3 Facts About the International Space Station - Understanding Daily Life, Dangers and Politics Aboard the ISS

3 Facts About the International Space Station - Understanding Daily Life, Dangers and Politics Aboard the ISS
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Life Aboard The ISS


The first of these 3 facts about the International Space Station involves the habits of the crew when attempting to maintain some semblance of a normal life. Since the station experiences 16 sunrises and sunsets over the course of the day, maintaining a regular sleeping and working schedule can be a challenge. Generally speaking the crew is scheduled to wake up at 6:00 and begin work at 8:10. They work until 13:05 at which time they get a one hour lunch break. The remainder of the day is spent exercising and working before the sleep period begins again at 21:30. Sleeping takes place in specific areas with tethered sleeping bags.

There are no showers aboard the International Space Station. As such, crewmembers must use wet wipes and water jets to clean themselves, with additional hygiene issues rectified using rinseless shampoo and edible toothpaste. The two toilets aboard the station operate on the principle of suction, essentially pulling the waste from a person. Waste materials are collected and recycled using the Water Recovery System, which filters it into drinking water and disposes of the rest in the Progress spacecraft, a Russian freighter that docks with the ISS and is responsible for removing waste and resupplying the crew.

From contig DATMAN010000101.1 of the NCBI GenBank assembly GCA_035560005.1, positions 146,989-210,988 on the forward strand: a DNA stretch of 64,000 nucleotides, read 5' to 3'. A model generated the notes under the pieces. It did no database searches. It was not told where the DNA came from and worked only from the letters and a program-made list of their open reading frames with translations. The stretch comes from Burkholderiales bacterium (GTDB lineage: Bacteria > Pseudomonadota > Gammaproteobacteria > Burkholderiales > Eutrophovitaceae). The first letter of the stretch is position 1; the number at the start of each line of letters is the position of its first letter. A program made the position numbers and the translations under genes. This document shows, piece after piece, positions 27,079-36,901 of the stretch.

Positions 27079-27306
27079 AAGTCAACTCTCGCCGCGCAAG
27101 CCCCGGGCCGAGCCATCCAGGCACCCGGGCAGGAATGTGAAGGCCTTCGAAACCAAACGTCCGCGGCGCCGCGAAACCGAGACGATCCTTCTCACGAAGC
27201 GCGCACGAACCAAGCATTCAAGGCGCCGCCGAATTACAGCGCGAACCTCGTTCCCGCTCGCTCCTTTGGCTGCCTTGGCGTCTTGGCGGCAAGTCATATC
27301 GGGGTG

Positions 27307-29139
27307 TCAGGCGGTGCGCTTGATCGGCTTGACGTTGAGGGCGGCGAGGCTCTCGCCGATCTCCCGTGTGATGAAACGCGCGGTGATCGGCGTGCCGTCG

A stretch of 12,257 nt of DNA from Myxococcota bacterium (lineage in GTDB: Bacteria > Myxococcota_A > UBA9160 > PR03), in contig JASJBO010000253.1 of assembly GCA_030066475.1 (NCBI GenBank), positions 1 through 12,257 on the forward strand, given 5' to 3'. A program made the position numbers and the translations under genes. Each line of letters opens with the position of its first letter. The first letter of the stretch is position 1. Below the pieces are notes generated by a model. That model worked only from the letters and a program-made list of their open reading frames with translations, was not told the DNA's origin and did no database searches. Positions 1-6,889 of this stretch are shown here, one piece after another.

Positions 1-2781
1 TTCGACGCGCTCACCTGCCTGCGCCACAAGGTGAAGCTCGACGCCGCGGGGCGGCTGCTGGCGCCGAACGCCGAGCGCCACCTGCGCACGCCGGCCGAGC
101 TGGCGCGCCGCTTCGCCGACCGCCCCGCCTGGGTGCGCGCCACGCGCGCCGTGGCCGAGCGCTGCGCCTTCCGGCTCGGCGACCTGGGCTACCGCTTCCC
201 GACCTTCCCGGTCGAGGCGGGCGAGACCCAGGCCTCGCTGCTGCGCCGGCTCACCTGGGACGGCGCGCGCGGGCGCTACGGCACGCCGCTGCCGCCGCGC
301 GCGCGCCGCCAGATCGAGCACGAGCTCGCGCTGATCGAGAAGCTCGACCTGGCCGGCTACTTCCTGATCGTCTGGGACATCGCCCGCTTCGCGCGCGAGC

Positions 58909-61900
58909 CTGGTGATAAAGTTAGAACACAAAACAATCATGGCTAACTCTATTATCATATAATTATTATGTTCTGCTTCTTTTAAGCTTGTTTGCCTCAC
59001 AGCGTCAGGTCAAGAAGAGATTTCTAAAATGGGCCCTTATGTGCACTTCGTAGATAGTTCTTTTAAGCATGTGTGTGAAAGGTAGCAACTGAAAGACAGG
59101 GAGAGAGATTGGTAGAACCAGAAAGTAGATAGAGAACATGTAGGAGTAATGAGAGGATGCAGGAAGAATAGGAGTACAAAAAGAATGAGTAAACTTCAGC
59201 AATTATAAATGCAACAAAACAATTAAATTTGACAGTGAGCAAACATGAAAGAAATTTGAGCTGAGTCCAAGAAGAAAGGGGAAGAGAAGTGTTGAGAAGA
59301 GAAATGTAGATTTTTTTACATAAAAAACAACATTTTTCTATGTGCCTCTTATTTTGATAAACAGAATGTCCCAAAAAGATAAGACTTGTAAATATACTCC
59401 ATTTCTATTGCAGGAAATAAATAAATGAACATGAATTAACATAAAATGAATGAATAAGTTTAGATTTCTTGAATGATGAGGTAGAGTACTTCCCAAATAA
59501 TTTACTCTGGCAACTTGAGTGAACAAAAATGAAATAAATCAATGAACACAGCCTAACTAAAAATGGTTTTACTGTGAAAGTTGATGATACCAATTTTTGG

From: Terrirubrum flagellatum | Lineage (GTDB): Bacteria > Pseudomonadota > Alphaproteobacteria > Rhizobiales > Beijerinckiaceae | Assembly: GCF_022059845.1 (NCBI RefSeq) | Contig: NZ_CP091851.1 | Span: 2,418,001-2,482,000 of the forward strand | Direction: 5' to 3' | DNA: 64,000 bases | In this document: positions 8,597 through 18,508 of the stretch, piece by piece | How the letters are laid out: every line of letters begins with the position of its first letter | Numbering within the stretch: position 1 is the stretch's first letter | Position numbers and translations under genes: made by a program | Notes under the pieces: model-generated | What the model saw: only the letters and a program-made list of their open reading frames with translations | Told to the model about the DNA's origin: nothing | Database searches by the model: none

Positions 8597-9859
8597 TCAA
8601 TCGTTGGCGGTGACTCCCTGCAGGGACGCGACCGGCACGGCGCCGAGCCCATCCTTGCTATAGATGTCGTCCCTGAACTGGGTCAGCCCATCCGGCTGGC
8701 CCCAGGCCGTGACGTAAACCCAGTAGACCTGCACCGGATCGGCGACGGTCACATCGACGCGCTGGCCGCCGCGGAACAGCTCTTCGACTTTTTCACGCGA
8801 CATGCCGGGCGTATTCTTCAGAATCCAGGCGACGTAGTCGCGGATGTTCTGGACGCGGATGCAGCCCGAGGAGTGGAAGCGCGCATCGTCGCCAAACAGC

A good diet and exercise are also important to the International Space Station crew. Food is prepared by dieticians and the astronauts themselves prior to the mission. Solids are either canned, frozen or refrigerated, while all drinks come in powdered form and mixed with water before consumption. Exercise is highly important to prevent muscle atrophy and other health concerns caused by a lack of gravity. Two treadmills and a stationary bicycle are used to help keep astronauts and cosmonauts in shape.

Above left: ISS. (Supplied by NASA; Public Domain; https://upload.wikimedia.org/wikipedia/commons/2/28/ISS_ULF3_STS-129.jpg)

Above right: Astronaut Aboard Treadmill. (Supplied by NASA; Public Domain; https://upload.wikimedia.org/wikipedia/commons/a/ae/TVIS_treadmill.jpg)